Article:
24th Oct 2008, 14:27
And for the DC8... hope I remember all the details.
There were the "short DC8" and the "stretched DC8" (the 61/63 and 71/73)...
With the short DC8, rotation was "normal"... some 10-12 or so initially.
But for the stretched DC8, it was a rotation in "2 steps"...
The first step was to rotate to 8... wait the "feel" of being airborne.
Then, second step, continue rotation to the usual 12 or so...
SOP for PNF was to call "ROTATE LONG BODY" on T/O in a stretched DC8.
There was a "white dot" located 8 above horizon line on ADI for the stretched DC8.
That was your target attitude for the initial rotation step.
Many stretched DC8 pilots had a tail strike on their record.
I can proudly say that I remained a virgin...
Happy contrails

24th Oct 2008, 14:43
One is intrigued how the 737-900 copes given that the 737-400 had frequent tailstrikes. Also the 757-300 looks a bit long and unwieldy. The 747 could not handle a further stretch with that fuselage design.

I once watched an Eastern A300 landing tailstrike at MIA close up (right next to it). Quite spectacular for a minor event, not even felt on the flight deck.

Capt Apache
24th Oct 2008, 16:45
Well explained.Good reading.Check it out.

http://www.copac.es/direcciones/Seguridad/AIRBUS%20FLIGHT%20OPERATIONS%20BRIEFING%20NOTES/24.FOBN.%20Takeoff%20and%20departure%20operations.%20Prevent ing%20tailstrike%20at%20takeoff.pdf

Cheers !

24th Oct 2008, 16:47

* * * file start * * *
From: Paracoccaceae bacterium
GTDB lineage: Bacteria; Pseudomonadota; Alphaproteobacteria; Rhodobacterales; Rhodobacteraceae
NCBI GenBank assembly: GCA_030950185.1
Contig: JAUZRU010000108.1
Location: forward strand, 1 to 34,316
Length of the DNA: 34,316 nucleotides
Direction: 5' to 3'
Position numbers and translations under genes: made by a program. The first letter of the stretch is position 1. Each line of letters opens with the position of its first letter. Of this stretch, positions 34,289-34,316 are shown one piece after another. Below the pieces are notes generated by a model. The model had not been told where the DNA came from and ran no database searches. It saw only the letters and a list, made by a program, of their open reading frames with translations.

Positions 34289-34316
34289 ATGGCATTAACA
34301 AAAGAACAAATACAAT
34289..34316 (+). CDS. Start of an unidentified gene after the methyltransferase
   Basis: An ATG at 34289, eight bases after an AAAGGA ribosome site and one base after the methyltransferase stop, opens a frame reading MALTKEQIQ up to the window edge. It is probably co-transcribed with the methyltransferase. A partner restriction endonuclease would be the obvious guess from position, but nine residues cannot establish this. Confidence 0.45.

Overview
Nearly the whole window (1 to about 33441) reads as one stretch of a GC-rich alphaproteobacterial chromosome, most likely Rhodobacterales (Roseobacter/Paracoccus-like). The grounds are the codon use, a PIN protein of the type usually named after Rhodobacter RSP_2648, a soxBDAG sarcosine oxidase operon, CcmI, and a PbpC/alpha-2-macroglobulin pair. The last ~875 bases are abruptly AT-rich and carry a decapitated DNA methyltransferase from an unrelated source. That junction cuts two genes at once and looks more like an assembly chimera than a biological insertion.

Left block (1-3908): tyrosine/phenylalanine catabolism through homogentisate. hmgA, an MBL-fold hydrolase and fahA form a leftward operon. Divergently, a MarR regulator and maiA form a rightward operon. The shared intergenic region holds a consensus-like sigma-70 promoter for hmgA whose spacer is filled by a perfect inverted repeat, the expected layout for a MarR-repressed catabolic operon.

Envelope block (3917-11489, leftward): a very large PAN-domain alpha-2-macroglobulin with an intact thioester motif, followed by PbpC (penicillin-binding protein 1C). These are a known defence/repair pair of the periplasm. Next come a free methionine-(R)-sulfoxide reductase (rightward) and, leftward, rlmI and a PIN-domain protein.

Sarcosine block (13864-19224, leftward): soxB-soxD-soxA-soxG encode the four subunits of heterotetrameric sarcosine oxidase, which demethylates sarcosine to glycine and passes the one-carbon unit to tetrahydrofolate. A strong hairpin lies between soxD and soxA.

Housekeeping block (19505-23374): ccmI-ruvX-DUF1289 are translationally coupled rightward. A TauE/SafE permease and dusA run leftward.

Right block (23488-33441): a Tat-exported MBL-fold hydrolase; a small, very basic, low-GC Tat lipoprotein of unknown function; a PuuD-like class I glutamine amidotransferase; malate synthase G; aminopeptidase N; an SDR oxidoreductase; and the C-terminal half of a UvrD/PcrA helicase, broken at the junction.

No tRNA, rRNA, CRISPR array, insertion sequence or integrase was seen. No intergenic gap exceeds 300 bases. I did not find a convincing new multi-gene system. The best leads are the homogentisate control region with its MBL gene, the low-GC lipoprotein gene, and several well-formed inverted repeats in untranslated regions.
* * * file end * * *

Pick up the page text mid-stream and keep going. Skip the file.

Now, if we look further back in time, we come to the old B707-320 straight-pipe (non-fan, for you new folks) airplane.
At very heavy weights (and yes, this was the first heavy jet), if an engine (especially an outboard engine) failed just as the rotation maneuver began, one had better be very careful with the continued rate.
Large heading changes with that failed engine were a distinct possibility, as the rudder required an almighty push (nearly 150 pounds worth) to keep the airplane reasonably straight.

And no, I'm not so old that I flew these airplanes when they were new, but instead had been passed on down to ad-hoc charter carriers, after they had been worn down to very tired machines...ex-PanAmerican and TWA airplanes, mostly.

The result...pilots normally did a quite slow rotation at heavy weights, to be absolutely sure that the swing toward the failed engine could be countered, as the performance with these very early Boeings needed to be seen to be believed.